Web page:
The Redskins football team remains the preeminent draw, and that trend was only reinforced in 2012 with the arrival of rookie quarterback sensation Robert Griffin III—aka RG3—whose combination of on-the-field heroics and off-the-field class won over Washingtonians like no other D.C. athlete has in decades. The Nationals squad has two wunderkinds of its own in pitcher Stephen Strasburg and slugger Bryce Harper, who anchor a scrappy young team that made a surprise playoff appearance in 2012. And Capitals fans have practically adopted Alex Ovechkin, the explosive Moscow native who has twice been named the best player in hockey. These players have youth, tremendous talent, and a near cultlike following. Now Washingtonians are eager for them to bring home a championship as well.

… is fitness crazy. Long agitated by D.C.'s unflattering designation as "Hollywood for ugly people," Washingtonians have fought back in recent years with a surging interest in fitness and health. Quite aside from the numerous gyms popping up all over the city—and ignoring, for a moment, the countless joggers constantly circling the Mall—local residents have adopted a slew of activities to get outside and stay in shape. Like to play kickball? There are teams scattered all over the city. Enjoy Ultimate Frisbee? There's a league for that, too. Rugby? Got it. Even bocce—the age-old Italian sport of lawn bowling—has inspired a passionate following and launched formal competitions around town. The District's many parks and green spaces cater perfectly to that game of pickup football (or fútbol), and the city's wild embrace of bike sharing has been complemented by the creation of bike-only lanes on some of its most traveled thoroughfares. Add a long list of burgeoning indoor crazes to the mix—everything from yoga to Pilates to Zumba—and you've got a city intent on shedding its wonks-only reputation.

… is stuck in traffic. It's official: The roads around D.C. are among the most poorly planned in the country, snarling traffic at all hours and creating the nation's longest commute outside of Los Angeles. Spend an hour in gridlock on the Beltway—or 30 minutes in a cab just to get across town—and you'll understand why more locals are flocking to the Metro and even bike sharing to get around the city. Visitors to D.C., it is often suggested, can preserve both time and sanity by doing the same.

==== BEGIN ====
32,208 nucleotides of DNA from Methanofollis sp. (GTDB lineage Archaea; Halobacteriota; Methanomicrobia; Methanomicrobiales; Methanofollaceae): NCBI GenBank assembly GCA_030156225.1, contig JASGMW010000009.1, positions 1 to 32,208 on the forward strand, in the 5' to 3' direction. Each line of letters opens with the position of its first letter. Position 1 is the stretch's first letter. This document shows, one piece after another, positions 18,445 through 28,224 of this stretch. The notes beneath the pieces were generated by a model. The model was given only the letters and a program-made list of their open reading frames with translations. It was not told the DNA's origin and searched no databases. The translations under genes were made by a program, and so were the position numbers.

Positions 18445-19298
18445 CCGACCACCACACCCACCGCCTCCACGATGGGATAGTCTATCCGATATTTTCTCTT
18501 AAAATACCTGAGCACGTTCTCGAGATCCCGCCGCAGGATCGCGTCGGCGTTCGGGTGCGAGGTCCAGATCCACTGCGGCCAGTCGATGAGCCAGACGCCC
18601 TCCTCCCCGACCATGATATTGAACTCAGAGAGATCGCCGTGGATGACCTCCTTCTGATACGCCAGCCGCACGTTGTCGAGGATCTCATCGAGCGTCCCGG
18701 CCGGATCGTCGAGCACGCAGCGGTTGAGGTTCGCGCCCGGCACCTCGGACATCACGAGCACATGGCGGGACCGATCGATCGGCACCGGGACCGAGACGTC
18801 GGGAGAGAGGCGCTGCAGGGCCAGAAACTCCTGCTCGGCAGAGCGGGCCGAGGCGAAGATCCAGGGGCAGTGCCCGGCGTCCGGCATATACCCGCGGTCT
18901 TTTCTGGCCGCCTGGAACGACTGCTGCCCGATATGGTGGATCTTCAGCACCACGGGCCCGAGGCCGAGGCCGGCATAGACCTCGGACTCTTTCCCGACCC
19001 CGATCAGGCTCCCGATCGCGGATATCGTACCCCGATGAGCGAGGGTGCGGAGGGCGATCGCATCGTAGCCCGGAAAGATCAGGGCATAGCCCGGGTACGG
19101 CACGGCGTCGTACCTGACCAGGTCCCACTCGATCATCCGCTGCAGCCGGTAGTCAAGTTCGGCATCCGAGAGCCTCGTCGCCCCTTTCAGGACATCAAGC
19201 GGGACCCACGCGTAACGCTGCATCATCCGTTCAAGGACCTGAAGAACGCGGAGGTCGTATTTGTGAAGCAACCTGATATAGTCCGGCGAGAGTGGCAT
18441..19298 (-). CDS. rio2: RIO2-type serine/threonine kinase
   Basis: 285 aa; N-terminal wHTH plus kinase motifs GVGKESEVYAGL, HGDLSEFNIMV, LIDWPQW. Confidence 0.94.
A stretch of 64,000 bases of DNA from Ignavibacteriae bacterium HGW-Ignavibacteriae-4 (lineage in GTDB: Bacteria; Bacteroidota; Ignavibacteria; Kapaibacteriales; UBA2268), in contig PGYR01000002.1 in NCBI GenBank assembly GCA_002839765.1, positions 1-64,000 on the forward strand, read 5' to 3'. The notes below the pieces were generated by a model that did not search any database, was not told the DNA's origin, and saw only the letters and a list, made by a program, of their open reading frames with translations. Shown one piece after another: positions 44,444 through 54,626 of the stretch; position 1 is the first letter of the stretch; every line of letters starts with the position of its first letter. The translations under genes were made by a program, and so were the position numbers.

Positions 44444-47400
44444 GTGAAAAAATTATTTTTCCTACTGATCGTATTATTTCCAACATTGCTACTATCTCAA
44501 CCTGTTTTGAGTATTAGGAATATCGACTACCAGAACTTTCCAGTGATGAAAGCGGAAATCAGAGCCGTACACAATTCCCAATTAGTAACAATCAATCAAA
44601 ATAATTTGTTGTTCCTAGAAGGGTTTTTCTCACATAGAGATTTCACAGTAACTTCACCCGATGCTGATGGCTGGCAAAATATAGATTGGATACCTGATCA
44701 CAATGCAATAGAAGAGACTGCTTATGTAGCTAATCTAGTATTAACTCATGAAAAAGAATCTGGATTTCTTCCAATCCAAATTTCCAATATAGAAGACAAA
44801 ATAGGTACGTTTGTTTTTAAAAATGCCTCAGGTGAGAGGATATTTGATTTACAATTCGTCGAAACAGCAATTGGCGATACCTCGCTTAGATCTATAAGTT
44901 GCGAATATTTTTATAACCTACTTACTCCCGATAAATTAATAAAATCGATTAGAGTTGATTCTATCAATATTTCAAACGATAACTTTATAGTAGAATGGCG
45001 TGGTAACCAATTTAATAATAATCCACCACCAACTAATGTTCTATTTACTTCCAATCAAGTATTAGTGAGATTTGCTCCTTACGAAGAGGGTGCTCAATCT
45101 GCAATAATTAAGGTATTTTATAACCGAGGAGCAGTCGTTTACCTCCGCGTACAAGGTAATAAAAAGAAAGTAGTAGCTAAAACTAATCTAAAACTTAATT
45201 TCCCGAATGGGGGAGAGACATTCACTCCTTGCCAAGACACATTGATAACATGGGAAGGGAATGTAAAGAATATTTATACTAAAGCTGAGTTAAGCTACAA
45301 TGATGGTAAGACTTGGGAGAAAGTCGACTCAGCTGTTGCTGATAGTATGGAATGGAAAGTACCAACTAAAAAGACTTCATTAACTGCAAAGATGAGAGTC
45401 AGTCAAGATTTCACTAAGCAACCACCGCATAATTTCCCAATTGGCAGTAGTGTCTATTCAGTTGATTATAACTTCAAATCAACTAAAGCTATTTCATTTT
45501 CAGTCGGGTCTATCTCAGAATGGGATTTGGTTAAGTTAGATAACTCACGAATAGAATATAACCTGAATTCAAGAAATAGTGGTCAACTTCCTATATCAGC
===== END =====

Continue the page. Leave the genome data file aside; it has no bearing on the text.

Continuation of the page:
D.C.: Just the Facts


Population, city: 632,323

Population, metro area: 5,860,342

Median age: 33.9

Ethnic makeup: African-American 49.5%; non-Hispanic white 35.3%; Hispanic 9.5%; Asian 3.7%; multiracial 2.5%

Infant mortality rate: 12 per 1,000 births (worst in the U.S.)

Literacy: 81% (est.)

Crime rate: 61.1 offenses per 1,000 residents

Type of government: Limited representational democracy with no voting members of Congress; elected mayor and nine-member council

Workforce: 337,523 (67.2%)

Per capita income: $43,993

Unemployment: 8.6% (February 2013)

Major industries: Government, law, tourism, high-tech, higher education

Official motto: Justitia Omnibus (Justice for All)

Official food: The half-smoke, a large, smoked link sausage most famously found at Ben's Chili Bowl on U Street


Land area: 61 square miles

Nicknames: The District, D.C., Inside the Beltway

Latitude: 38 N

Longitude: 77 W

Elevation: From sea level to 420 feet

Natural hazards: Lobbyists, motorcades, lack of congressional representation